— The successful March 17 launch of the European Space Agency (ESA) GOCE Earth observation satellite aboard a Russian Rockot vehicle was a life-saving event for Eurockot Launch Services GmbH, the German-Russian company that sells commercial launches on the converted ICBM.

The launch followed the October 2005 failure of the last Eurockot mission for ESA, when a Rockot vehicle sent the Cryosat satellite into the ocean in the
Arctic Circle
even as launch teams continued to broadcast a launch success to ESA officials.

Since then, a series of delays relating to Rockot’s Breeze upper stage and other factors had delayed the GOCE satellite so long that mission teams feared they would be forced to change the satellite’s orbit, a decision that would have reduced the scientific harvest. In addition, Russian inflation during the same period forced Bremen, Germany-based Eurockot to increase its prices abruptly.

A mild solar cycle has permitted GOCE to remain in its intended orbit, and Eurockot hopes other events out of its control will help it solidify its relations with ESA. GOCE is designed to operate in a very low orbit where the residual atmosphere creates drag on the satellite; a more intense solar cycle would have caused more expansion of the atmosphere, increasing the drag on the satellite and thus forcing ESA to place it into a higher orbit.

“We have lost credibility in the last three years with the failure and with the delays and the high inflation rate that has forced us to about double our prices,” Matthias Oehn, Eurockot’s chief executive, said in a March 17 interview here at ESA’sEsrin Earth observation center. “What we need most of all now is to regain ESA’s confidence.”

is 51 percent owned by Astrium, the prime contractor for Europe’s Ariane 5 rocket, and 49 percent by Khrunichev State Research and Production Space Center of Moscow, which converts Rockot, based on the SS-19 ballistic missile, into a space-launch vehicle and manufactures the Breeze upper stage.

is also prime contractor for
‘s heavy-lift Proton rocket, which uses some of the same upper-stage engines as Rockot, as does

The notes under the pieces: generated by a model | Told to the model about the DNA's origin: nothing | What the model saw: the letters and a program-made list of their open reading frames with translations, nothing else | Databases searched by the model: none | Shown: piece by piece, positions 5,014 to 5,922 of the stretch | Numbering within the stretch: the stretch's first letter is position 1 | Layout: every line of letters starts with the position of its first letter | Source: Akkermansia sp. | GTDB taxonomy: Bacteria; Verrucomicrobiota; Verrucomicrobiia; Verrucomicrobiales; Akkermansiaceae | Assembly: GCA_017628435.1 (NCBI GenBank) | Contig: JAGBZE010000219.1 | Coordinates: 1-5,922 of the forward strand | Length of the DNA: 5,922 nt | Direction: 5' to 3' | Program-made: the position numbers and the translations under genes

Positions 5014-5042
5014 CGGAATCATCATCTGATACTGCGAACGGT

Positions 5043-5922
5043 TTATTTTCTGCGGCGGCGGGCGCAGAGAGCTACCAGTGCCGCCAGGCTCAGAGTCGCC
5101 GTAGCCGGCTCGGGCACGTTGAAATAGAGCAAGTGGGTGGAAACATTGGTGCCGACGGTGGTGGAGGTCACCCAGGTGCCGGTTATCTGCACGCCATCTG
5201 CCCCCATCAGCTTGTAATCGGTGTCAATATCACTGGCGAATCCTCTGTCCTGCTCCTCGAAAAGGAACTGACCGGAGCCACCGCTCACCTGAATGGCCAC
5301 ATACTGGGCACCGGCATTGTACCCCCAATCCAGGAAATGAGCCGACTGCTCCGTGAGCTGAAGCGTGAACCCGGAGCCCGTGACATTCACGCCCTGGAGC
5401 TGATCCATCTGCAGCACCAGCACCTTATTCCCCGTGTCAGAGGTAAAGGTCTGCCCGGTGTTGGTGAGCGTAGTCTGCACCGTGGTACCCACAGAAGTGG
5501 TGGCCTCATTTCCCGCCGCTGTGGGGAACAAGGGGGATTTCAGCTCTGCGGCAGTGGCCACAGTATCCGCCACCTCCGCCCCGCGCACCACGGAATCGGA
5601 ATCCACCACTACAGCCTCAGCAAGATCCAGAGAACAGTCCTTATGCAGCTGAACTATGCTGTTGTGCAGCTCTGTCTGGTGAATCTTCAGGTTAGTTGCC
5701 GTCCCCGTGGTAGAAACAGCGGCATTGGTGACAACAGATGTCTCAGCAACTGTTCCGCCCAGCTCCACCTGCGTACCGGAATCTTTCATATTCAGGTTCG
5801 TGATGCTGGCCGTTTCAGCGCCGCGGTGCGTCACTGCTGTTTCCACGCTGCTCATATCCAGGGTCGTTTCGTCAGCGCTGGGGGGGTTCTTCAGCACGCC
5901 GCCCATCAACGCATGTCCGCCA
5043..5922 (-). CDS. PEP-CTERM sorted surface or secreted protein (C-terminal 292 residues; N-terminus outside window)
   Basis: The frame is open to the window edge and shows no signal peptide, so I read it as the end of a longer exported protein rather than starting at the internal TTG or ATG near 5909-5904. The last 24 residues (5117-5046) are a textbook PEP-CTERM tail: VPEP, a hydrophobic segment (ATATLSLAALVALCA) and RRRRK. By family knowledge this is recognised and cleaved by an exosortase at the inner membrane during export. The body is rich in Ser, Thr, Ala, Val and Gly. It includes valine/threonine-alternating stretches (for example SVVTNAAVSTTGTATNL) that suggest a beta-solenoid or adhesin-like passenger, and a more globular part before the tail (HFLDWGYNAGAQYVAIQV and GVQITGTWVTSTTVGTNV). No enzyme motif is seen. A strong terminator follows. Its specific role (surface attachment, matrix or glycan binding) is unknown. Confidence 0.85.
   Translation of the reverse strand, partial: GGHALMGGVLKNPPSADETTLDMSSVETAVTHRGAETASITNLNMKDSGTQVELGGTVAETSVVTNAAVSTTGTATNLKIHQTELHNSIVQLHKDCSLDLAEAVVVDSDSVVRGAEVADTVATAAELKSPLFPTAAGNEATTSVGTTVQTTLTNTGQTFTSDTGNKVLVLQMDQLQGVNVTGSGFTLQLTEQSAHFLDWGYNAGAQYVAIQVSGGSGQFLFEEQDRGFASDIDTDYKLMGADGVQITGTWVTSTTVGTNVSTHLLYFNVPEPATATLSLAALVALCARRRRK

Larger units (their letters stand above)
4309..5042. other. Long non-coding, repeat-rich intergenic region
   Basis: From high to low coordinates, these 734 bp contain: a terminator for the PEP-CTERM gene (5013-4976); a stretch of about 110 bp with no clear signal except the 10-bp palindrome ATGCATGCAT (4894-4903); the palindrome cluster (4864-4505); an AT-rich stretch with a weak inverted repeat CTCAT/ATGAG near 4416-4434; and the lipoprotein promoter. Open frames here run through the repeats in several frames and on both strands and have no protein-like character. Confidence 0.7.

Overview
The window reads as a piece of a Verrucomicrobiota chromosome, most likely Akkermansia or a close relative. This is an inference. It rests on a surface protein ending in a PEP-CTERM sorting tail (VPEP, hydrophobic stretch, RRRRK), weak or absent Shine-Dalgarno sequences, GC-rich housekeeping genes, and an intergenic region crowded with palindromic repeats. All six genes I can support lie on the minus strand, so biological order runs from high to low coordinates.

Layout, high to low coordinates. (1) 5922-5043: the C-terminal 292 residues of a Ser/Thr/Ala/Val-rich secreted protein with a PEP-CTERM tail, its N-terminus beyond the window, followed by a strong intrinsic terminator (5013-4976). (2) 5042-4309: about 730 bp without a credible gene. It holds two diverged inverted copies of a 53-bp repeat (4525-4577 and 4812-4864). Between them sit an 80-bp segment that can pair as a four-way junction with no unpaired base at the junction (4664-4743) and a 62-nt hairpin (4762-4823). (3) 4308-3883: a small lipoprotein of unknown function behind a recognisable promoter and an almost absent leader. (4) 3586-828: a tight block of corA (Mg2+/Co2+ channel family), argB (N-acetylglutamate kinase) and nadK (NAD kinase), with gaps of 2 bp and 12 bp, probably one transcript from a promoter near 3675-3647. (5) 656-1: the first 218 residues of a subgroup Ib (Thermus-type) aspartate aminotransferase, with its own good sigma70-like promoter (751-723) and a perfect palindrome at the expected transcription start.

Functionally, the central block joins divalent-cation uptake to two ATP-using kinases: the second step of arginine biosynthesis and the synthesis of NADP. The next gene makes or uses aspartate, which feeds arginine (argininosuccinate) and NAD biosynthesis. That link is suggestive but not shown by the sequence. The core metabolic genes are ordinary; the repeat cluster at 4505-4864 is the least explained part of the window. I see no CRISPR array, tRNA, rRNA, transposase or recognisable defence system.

‘s Soyuz rocket.

Proton and Soyuz both launch much more frequently than Rockot, and both have the strong backing from the Russian government. The result has been that Rockot occasionally finds itself at the bottom of the priority list in the Russian rocket component supply chain.

With Earth observation now taking an increasingly important role at ESA, the agency is becoming a large customer for launch vehicles tailored to place satellites weighing less than
3,000 kilograms
into polar low Earth orbit.

Volker Liebig, ESA’s director of Earth observation, said ESA has 24 Earth observation satellites it will be launching in the next 10 years, including spacecraft financed by the Eumetsat meteorological organization of

“As we have seen, one of the biggest challenges of our program has been to find suitable launch vehicles,” Liebig said here March 16. “This remains a real concern for us.”

Some of these satellites, including the Meteosat Third Generation satellites, are beyond Rockot’s weight and orbit range. But many others are around the 1,500-kilogram, 700-kilometer polar Earth orbit specifications that are Rockot’s core business.

immediate challenge is to regain the confidence of ESA’s Earth observation directorate before ESA’s Vega rocket – a direct Rockot competitor – enters service in 2010.

is scheduled to launch ESA’s Soil Moisture and Ocean Salinity, or SMOS, satellite late this year. Oehm said the company is hopeful that a glitch-free launch will persuade ESA to retain Rockot at least as a Vega backup in the coming years.

Another possible Eurockot advantage is that it may be able to reduce its prices given the slide in the value of the Russian ruble against the euro and the U.S. dollar in recent months. Khrunichev recently has cut Proton prices for launching commercial telecommunications satellites because of the ruble’s decline.

said he could not speculate on whether a similar price cut would be possible for Rockot launches.